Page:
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Module 17

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  1. Module 17 • Closure Properties of Language class LFSA • Remember ideas used in solvable languages unit • Set complement • Set intersection, union, difference, symmetric difference

  2. LFSA is closed under set complement • If L is in LFSA, then Lc is in LFSA • Proof • Let L be an arbitrary language in LFSA • Let M be the FSA such that L(M) = L • M exists by definition of L in LFSA • Construct FSA M’ from M • Argue L(M’) = Lc • There exists an FSA M’ such that L(M’) = Lc • Lc is in LFSA

  3. L Lc M M’ FSA’s Visualization • Let L be an arbitrary language in LFSA • Let M be the FSA such that L(M) = L • M exists by definition of L in LFSA • Construct FSA M’ from M • Argue L(M’) = Lc • Lc is in LFSA LFSA

  4. Construct FSA M’ from M * • What did we do when we proved that REC, the set of solvable languages, is closed under set complement? • Construct program P’ from program P • Can we translate this to the FSA setting?

  5. Construct FSA M’ from M • M = (Q, S, q0, A, d) • M’ = (Q’, S’, q’, A’, d’) • M’ should say yes when M says no • M’ should say no when M says yes • How? • Q’ = Q • S’ = S • q’ = q0 • d’ = d • A’ = Q-A

  6. a a b 2 1 b b 3 FSA M’ a • Q’ = Q • S’ = S • q’ = q0 • d’ = d • A’ = Q-A Example a a b 2 1 b b 3 FSA M a

  7. Construction is an algorithm * FSA M FSA M’ Construction Algorithm • Set Complement Construction • Algorithm Specification • Input: FSA M • Output: FSA M’ such that L(M’) = L(M)c • Comments • This algorithm can be in any computational model. • It does not have to be (and typically is not) an FSA • These set closure constructions are useful. • More on this later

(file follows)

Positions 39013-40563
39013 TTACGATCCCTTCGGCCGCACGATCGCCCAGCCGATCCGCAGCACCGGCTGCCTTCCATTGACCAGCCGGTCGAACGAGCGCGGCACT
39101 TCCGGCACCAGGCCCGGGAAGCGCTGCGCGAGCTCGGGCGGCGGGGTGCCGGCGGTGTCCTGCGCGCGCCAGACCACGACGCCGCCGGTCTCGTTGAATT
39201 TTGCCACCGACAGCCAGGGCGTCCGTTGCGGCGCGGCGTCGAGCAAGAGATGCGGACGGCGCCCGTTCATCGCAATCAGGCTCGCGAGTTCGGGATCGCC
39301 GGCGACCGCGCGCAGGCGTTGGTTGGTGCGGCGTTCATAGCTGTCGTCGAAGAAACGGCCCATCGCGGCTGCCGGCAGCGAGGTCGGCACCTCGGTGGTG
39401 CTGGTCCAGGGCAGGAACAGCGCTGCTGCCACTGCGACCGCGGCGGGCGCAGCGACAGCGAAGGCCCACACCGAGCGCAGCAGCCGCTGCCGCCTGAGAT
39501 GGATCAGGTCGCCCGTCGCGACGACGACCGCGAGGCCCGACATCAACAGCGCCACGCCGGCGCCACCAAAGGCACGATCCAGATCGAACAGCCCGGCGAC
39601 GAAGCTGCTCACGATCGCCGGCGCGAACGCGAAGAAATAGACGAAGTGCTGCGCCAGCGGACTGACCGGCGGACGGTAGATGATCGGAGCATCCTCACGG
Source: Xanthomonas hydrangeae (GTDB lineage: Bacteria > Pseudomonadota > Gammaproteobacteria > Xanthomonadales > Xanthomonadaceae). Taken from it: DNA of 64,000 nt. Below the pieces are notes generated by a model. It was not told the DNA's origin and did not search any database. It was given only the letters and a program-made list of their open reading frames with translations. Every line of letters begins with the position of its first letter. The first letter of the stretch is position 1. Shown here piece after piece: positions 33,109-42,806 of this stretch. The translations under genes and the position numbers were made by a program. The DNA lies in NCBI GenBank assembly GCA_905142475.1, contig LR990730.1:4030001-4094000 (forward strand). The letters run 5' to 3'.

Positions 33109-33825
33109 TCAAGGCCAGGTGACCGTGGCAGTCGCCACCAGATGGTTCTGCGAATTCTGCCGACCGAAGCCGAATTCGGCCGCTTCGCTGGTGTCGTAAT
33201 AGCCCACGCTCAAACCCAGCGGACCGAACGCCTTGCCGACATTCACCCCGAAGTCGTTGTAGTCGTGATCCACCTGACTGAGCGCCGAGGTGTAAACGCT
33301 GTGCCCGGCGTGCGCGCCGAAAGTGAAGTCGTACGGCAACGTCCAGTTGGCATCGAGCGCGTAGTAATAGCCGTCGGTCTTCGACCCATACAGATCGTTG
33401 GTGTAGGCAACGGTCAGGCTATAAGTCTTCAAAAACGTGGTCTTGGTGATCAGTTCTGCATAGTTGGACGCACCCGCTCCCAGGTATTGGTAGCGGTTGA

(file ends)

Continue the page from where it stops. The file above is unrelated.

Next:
8. Specification of the algorithm FSA M FSA M’ Construction Algorithm • Your algorithm must give a complete specification of M’ in terms of M • Example: • Let input FSA M = (Q, S, q0, A, d) • Output FSA M’ = (Q’, S’, q’, A’, d’) where • Q’ = Q • S’ = S • q’ = q0 • d’ = d • A’ = Q-A • When I ask for such a construction algorithm specification, this type of answer is what I am looking for. Further algorithmic details on how such an algorithm would work are unnecessary.

  9. LFSA closed under Set Intersection Operation (also set union, set difference, and symmetric difference)

  10. LFSA closed under set intersection operation * • Let L1 and L2 be arbitrary languages in LFSA • Let M1 and M2 be FSA’s s.t. L(M1) = L1, L(M2) = L2 • M1 and M2 exist by definition of L1 and L2 in LFSA • Construct FSA M3 from FSA’s M1 and M2 • Argue L(M3) = L1 intersect L2 • There exists FSA M3 s.t. L(M3) = L1 intersect L2 • L1 intersect L2 is in LFSA

  11. L1 L1 intersect L2 L2 M1 M3 M2 FSA’s Visualization • Let L1 and L2 be arbitrary languages in LFSA • Let M1 and M2 be FSA’s s.t. L(M1) = L1, L(M2) = L2 • M1 and M2 exist by definition of L1 and L2 in LFSA • Construct FSA M3 from FSA’s M1 and M2 • Argue L(M3) = L1 intersect L2 • There exists FSA M3 s.t. L(M3) = L1 intersect L2 • L1 intersect L2 is in LFSA LFSA

  12. Alg Algorithm Specification • Input • Two FSA’s M1 and M2 • Output • FSA M3 such that L(M3) = L(M1) intersection L(M2) FSA M1 FSA M2 FSA M3